13 Cool MacOS Terminal Commands You Should Know

The MacOS Terminal is an often-neglected and overlooked feature. But there are so many cool Terminal commands you can use that makes the feature insanely useful.

If I can give one piece of advice to all macOS users, use the Terminal more. Seriously. It is an often-neglected and overlooked feature of the macOS system. But there are so many cool MacOS Terminal commands you can use that make the feature insanely useful.

Trying to use it if you are a newbie can be quite intimidating. Hollywood keeps pushing the stereotype of the Terminal window being used by hacker geeks spouting techno-babble while shutting down the main power grid while under heavy gunfire by terrorists. But it can also be used for more peaceful means such as customizing your Mac and using time-saving shortcuts.

After trying out loads of commands, here are the ones I liked the most.

13 Cool MacOS Terminal Commands To Try Out

I’ve excluded all the really geeky and techie ones. Instead, I am focusing on ones that are straightforward and useful. To open up the Terminal window, go to your Applications folder, then “Utilities.” You will then find the Terminal.

View Hidden Files & Folders

As with Windows, macOS hides all folders essential to the system’s running. By hiding them, there is no chance of you accidentally deleting a system-critical file and crashing your entire Mac.

But some files and folders do sometimes need to be seen. For example, caches and thumbnails are usually hidden on a USB stick and can take up quite a big part of the storage space. The only way to get rid of them, short of reformatting the stick, is to view the hidden files.

In a Terminal window, type :

defaults write AppleShowAllFiles -bool TRUE

then type:

killall Finder

Now you will see all of the hidden files. But be careful what you delete. If in doubt, leave it alone.

To hide them again, repeat the command but replace TRUE with FALSE.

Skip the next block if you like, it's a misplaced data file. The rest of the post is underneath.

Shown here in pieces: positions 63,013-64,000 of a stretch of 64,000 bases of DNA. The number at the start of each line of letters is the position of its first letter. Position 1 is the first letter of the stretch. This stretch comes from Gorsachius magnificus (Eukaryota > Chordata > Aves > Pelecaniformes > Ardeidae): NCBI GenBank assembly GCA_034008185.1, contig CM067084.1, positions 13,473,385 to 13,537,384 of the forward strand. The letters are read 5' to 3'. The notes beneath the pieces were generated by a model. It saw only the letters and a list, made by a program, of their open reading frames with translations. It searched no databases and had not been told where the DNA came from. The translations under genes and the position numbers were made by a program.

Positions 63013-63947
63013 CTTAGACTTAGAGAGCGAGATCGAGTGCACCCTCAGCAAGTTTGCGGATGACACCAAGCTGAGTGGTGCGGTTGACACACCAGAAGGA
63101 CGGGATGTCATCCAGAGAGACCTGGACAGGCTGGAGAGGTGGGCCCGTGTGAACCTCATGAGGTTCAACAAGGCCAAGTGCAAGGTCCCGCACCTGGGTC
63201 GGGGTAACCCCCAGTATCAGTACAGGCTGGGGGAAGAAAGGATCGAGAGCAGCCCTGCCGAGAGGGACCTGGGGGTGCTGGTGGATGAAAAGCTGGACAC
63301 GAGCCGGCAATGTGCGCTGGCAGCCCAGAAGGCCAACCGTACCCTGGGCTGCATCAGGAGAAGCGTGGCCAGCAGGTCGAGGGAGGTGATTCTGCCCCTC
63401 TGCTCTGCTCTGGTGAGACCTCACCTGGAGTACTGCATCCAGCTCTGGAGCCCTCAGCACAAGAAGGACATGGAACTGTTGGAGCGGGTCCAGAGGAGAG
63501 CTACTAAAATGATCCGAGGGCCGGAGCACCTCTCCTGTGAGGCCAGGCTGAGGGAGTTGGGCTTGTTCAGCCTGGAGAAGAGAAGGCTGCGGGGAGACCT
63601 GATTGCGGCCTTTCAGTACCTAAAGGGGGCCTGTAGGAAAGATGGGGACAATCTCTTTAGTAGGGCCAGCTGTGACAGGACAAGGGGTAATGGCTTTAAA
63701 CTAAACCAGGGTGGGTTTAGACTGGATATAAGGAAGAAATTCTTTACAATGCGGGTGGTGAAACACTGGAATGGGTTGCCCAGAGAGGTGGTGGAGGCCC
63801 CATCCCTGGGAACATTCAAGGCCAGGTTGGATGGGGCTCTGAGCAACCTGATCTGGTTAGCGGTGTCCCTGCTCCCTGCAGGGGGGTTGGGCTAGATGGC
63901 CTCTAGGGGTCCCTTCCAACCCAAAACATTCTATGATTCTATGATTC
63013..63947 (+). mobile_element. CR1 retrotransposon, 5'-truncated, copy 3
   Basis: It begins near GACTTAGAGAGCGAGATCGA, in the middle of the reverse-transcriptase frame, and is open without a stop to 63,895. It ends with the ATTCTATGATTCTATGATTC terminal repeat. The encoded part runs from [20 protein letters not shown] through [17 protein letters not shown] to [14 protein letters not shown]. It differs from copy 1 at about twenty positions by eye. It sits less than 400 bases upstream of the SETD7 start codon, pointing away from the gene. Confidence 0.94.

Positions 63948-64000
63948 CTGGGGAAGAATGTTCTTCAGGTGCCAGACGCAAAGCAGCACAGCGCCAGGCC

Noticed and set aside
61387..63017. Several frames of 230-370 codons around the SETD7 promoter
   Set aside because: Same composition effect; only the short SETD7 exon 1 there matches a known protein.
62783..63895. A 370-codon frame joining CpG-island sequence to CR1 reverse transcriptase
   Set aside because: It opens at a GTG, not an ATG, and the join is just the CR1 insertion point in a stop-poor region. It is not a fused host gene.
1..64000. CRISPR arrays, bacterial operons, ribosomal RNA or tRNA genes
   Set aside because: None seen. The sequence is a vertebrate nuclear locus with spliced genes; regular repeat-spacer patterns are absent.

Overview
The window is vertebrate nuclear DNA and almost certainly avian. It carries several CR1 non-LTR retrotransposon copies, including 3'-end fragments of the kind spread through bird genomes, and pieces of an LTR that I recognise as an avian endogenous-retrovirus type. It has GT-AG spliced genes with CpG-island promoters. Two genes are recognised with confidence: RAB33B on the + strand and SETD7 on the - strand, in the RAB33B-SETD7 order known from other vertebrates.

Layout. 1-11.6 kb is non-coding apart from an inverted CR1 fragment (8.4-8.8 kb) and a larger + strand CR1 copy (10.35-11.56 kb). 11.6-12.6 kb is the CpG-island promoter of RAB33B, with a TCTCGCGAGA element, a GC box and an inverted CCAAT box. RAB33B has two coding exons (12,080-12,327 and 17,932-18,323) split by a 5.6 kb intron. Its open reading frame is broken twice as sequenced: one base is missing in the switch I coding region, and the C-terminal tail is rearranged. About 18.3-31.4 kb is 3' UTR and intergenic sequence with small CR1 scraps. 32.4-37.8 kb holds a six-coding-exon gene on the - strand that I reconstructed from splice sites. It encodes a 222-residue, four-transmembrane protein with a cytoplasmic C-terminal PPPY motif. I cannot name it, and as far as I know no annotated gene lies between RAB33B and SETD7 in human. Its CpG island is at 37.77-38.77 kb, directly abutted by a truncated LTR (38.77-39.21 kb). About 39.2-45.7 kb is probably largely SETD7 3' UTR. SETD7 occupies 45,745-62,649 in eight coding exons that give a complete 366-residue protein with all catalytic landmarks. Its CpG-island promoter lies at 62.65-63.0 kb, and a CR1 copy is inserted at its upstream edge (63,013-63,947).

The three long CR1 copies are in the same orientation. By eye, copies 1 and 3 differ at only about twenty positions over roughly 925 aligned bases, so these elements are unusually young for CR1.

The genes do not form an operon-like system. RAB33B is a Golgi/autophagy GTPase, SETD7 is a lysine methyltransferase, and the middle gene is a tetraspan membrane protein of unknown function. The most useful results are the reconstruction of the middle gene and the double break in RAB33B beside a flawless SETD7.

Download Files From The Internet Without a Browser

If you need to download a file from the Internet, you don’t always need to open a browser. You can also download it through the Terminal.

We have previously mentioned Homebrew which allows you to download software via the browser. There is also YouTube-DL, where you can download YouTube videos via the Terminal (I love YouTube-DL).

But you can also download various bits and pieces online with the direct link.  First, specify which folder you want it downloaded to. I have set it to the Downloads folder, but you can change it to whatever you want.

cd ~/Downloads/

Then to download the file, type :

curl -O [the URL of the file]

Keep Your Mac Awake

There are various apps available for disabling the sleep function on a Mac. The one I use is the highly-rated free app Amphetamine. But if you are averse to installing lots of apps, there is actually a Terminal command you can use instead. Simply type:


This will stop your Mac from going to sleep. When you finally want it to close its digital eyes, you can relieve its suffering by pressing the CTRL + C buttons.

Play Tetris

I absolutely love Tetris. I can spend hours playing it. So I was delighted to learn a secret Tetris game is hidden away on the Mac.

In the Terminal, type :


Hit enter. Now tap the Fn and F10 keys together at the same time. Press the t button, then the g button.

Finally, you will see this. Choose your game, and it will start.

Make Your Mac Sound Like An iPhone When Plugged Into Juice

This is not really a useful one. But if you like the sound of your iPhone, you can now have your Mac make iOS beeps when you plug it into the power.

defaults write ChimeOnAllHardware -bool true; open /System/Library/CoreServices/

Tell Your MacOS To Check For Updates More Often